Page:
You are the expert on how your program is going to run at this point, but there are some special items you probably want to fit into the summer schedule.

Knowledge for Freedom — Toolkit







High school students need more than a thick book of philosophy and a vibrant discussion to get through the day. Below are some lessons from programs about catering to your students’ other needs:


Paul Stern at Ursinus College is only partially joking when he says good snacks will guarantee your program’s success (he recommends salty chips and gummy fruit snacks). Order bulk snacks in advance and make sure you have breaks throughout the day to provide them. If your students are commuting to campus, providing breakfast will not only boost student attention but can also reduce tardiness to class. At Yale and Carthage the students eat together in the dining hall, and Ben and Eric consider those meals at Carthage “community time.” Professors and tutors eat with the students and learn about their students’ non-academic interests during those meals.


You’ll work with your office of public safety to ensure the physical safety of your students, but how will you ensure that students feel secure participating fully in the program? Consider how you will articulate to students that it will be OK to mess up, to ask dumb questions, or to share a deeply unpopular point of view. At Columbia, students begin orientation by writing the expectations they have for themselves, their classmates, their teachers, and their dormmates on Post-Its. They stick their Post-Its up around the classroom and then read each others’ expectations, grouping similar ones together. At the end of orientation they reflect on this exercise to collectively draft a class contract. Through contract-writing, the students and their TAs articulate community values that encourage students to ask questions, listen to each other, and challenge themselves.


Even if all of your students come from the same high school, they may not know each other at all. Spending time before or during the program to build connections between students and tutors is incredibly beneficial. While structured icebreakers are obviously useful, you might need to get creative structuring community time into your tight schedule. We recommend making the most of down time and transitions between scheduled activities. Use your undergraduates to play transitional games and activities while walking between meals, on bus rides, eating snacks, or throughout the day.


Regardless of your program’s size, students can feel overwhelmed by the quick pace of the daily schedule or classroom discussion. Think with your staff about finding ways to acknowledge and connect with students individually. At Yale, students sign up for nightly individual meetings with one of the teaching assistants. Beyond giving students the individual feedback they need, these sessions can also be a chance to catch small problems before they become large. At Columbia, students receive formal certificates on the last day, but also a decorated paper plate award that acknowledges their unique contributions to class. The “Pericles Award” may go to the greatest public speaker or the “General Will” award may go to a student who was interested in finding consensus among classmates.


As much as you would like to advertise your program as a “real college experience,” your students will know from the timing and pace of the daily schedule and the limitations on their freedom that college will be very different. Consider ways that you can offer students independence, solitude, or freedom even with high standards of supervision. Maybe students want unstructured time on the campus quad with a frisbee or music speakers. Perhaps they can do their own thing in the school’s gym for an hour each day. Yale has a generally unstructured late-afternoon and evening schedule, with students choosing how to spend their time reading, writing, or relaxing within the residential college. They are not permitted to leave campus, but they may request group outings supervised by an RTA. At Columbia, students are allowed an hour of offcampus free time when they can go into the shops on Broadway, and 40 minutes after lunch to decompress in their rooms.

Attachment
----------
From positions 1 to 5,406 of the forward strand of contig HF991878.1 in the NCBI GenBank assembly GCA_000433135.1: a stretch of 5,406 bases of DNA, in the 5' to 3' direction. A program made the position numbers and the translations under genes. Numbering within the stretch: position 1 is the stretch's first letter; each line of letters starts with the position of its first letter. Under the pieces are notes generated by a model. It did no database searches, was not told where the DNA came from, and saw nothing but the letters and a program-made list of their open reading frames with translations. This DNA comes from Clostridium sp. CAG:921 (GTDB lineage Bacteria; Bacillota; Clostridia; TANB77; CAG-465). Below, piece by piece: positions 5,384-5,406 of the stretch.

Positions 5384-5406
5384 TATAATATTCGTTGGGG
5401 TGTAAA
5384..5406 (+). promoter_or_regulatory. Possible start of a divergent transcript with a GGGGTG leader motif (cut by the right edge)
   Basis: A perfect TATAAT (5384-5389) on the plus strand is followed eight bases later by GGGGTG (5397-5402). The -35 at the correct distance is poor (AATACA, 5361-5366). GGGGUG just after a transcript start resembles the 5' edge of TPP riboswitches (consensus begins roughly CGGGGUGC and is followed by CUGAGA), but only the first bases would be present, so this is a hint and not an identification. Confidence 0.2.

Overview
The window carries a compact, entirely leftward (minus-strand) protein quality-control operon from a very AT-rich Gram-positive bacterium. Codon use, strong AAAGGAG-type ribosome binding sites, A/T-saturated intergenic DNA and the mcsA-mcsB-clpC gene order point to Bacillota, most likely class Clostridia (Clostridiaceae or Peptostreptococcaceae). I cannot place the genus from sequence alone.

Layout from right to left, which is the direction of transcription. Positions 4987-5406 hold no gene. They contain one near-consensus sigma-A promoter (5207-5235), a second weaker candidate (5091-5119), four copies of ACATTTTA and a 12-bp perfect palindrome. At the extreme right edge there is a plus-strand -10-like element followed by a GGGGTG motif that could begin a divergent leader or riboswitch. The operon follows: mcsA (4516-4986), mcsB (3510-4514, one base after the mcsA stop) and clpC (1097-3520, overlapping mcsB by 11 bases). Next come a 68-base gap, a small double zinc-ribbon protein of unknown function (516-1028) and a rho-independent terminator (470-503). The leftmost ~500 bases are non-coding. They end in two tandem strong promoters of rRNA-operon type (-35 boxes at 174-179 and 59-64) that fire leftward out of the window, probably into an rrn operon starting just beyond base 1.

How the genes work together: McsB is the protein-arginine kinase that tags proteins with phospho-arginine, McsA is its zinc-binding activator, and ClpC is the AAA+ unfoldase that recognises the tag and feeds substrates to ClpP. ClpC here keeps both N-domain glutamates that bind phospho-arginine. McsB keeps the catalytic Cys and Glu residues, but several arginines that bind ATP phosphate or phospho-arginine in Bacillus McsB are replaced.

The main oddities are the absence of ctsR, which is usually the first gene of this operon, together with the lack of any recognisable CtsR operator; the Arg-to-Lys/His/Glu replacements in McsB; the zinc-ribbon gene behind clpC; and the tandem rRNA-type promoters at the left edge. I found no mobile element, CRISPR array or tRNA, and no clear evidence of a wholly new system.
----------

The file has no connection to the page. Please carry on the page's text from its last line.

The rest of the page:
(Part I: Summer Module)

Knowledge for Freedom programs should include some kind of college application support for students. Most current programs do at least three of the following actions during the summer, and students would benefit greatly from all five:

  • Invite representatives from your campus admissions and financial aid offices to speak to students about the process of applying to your college. Most programs do this.
  • Set aside designated time for teaching assistants and other college students to speak about their own experiences applying to college. You may want to have students write up questions anonymously in advance to help guide the conversation.
  • ​Tour your college and others in the area. Show your students the full extent of what your campus offers, especially for students who are interested in majoring outside of the humanities discipline. Carthage College takes its students on field trips to the University of Chicago and University of Wisconsin to show them their options. During Columbia’s orientation students play a version of “truth or dare” that takes them around campus and teaches them about college resources, much like a scavenger hunt.
  • Talk through the basic steps of college applications and the general timeline. The Common App website has robust guides and videos for preparing the college application. Other resources for a college application calendar can be found at:
  • Identify and clearly communicate other college application resources such as free SAT prep courses. Too often students do not know that they should be studying for the SAT until after they’ve taken the test. Others may not know that they need to register for prep courses and take them well in advance of the SAT. It’s likely that your students are eligible for two SAT registration fee waivers. They’ll need to apply for those waivers through their high schools, but in the summer you can help them understand the test and what they should do to prepare.
    • Kaplan: Free SAT and ACT prep classes and practice tests online
    • Princeton Review: Free or low cost SAT/ACT in person and online
    • Khan Academy: College Board’s Official SAT prep course
    • Your local public library may offer free SAT courses

If you expect students to come back during the academic year for more college support, be sure to set those dates in advance and communicate your expectations to students during the summer. See the academic year section for college preparedness modules during the academic year.

(Part I: Summer Module)

The goal of the year-long civic project is to help students apply the seminar’s ideas to their contemporary political lives and to gain practical skills and experience engaging with their own civic world.